EIMA Ninety: the green years
The return of the zootechnics sector to Bologna, the creation of the first salon with Eima Garden and extending the exhibition area under cover to 150,000 m² with pavilions 18/19 and 36; these are the principle new features of the exposition from 1994 to '99, celebrating the twenty fifth to thirtieth editions which consistently carry the hallmark of the most ample merchandise and innovations put on offer and handling the most urgent issues involving agriculture and the industry
In the years from 1990 to 1999 the EIMA exposition confirmed many of its key characteristics of staging the event in the month of November for a five-day run, dividing merchandise into sectors and the absence of corporate advertising. Also a number of new features were witnessed over these years in keeping with an event in ongoing development.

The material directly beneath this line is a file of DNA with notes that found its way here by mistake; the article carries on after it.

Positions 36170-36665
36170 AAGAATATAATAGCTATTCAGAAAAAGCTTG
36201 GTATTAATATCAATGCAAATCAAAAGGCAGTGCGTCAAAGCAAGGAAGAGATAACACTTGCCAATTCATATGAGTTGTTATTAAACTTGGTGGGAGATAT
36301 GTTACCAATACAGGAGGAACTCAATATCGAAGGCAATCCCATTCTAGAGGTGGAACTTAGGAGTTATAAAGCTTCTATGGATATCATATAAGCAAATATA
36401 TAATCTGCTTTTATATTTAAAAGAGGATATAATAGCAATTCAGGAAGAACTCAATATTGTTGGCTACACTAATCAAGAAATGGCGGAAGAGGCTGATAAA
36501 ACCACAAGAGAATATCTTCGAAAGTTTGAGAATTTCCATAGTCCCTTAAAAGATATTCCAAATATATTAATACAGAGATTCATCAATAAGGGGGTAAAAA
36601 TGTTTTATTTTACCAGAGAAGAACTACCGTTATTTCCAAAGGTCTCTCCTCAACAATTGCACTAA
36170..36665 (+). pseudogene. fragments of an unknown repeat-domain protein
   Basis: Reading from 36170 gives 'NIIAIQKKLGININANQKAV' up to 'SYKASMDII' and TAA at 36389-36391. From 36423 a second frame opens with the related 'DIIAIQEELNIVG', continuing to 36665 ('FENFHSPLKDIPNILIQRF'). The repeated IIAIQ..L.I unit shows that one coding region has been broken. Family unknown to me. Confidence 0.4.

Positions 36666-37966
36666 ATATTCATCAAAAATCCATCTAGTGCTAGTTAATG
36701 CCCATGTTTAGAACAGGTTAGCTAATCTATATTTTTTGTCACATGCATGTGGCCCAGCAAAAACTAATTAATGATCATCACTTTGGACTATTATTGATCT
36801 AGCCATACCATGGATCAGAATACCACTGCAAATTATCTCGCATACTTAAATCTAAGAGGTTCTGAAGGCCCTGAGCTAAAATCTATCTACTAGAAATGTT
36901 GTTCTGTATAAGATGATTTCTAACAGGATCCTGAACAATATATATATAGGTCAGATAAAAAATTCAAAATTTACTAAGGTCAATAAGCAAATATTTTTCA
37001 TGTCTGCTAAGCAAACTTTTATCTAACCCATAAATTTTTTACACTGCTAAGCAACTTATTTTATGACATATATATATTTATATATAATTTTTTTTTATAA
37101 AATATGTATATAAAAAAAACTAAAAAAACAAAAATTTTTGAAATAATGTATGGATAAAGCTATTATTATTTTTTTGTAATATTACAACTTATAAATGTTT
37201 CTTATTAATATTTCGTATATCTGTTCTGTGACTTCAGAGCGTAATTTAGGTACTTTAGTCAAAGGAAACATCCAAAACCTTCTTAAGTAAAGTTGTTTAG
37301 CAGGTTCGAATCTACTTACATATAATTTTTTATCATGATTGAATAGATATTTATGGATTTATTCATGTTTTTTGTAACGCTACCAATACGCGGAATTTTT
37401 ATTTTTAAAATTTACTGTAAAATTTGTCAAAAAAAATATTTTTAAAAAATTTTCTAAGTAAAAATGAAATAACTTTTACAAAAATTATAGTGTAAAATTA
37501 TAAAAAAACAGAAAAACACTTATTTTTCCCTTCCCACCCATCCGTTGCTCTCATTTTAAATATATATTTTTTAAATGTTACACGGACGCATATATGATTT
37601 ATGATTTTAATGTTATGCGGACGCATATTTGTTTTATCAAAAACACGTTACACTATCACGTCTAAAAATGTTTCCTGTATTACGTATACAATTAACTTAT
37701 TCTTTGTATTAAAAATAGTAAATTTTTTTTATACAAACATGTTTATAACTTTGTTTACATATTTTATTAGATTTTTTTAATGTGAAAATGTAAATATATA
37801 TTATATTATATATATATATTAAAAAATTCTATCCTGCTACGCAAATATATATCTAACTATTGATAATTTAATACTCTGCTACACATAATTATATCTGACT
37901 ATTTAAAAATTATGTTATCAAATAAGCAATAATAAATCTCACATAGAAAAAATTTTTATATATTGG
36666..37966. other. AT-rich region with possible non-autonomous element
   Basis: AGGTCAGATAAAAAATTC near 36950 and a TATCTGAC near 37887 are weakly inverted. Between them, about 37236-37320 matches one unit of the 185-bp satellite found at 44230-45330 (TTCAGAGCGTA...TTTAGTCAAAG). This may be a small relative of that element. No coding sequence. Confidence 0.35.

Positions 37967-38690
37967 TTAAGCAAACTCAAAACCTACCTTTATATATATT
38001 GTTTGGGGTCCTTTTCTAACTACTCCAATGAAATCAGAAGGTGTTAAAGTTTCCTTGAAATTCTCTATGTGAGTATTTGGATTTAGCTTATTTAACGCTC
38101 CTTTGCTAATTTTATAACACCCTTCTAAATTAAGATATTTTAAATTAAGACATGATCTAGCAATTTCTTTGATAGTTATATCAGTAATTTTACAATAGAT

In fact, over the decade considered, the EIMA numbers reflected the steady growth of the event with exhibitors climbing from 1,500 to 1,600, with 24% of them arriving from abroad, and the merchandise categories rising from 650 to 1,000 and drawing a total number of 915,000 visitors, including some 80,000 from abroad. In the meantime, the Italian tractor market of reference reported registrations averaging at 31,000 units per year.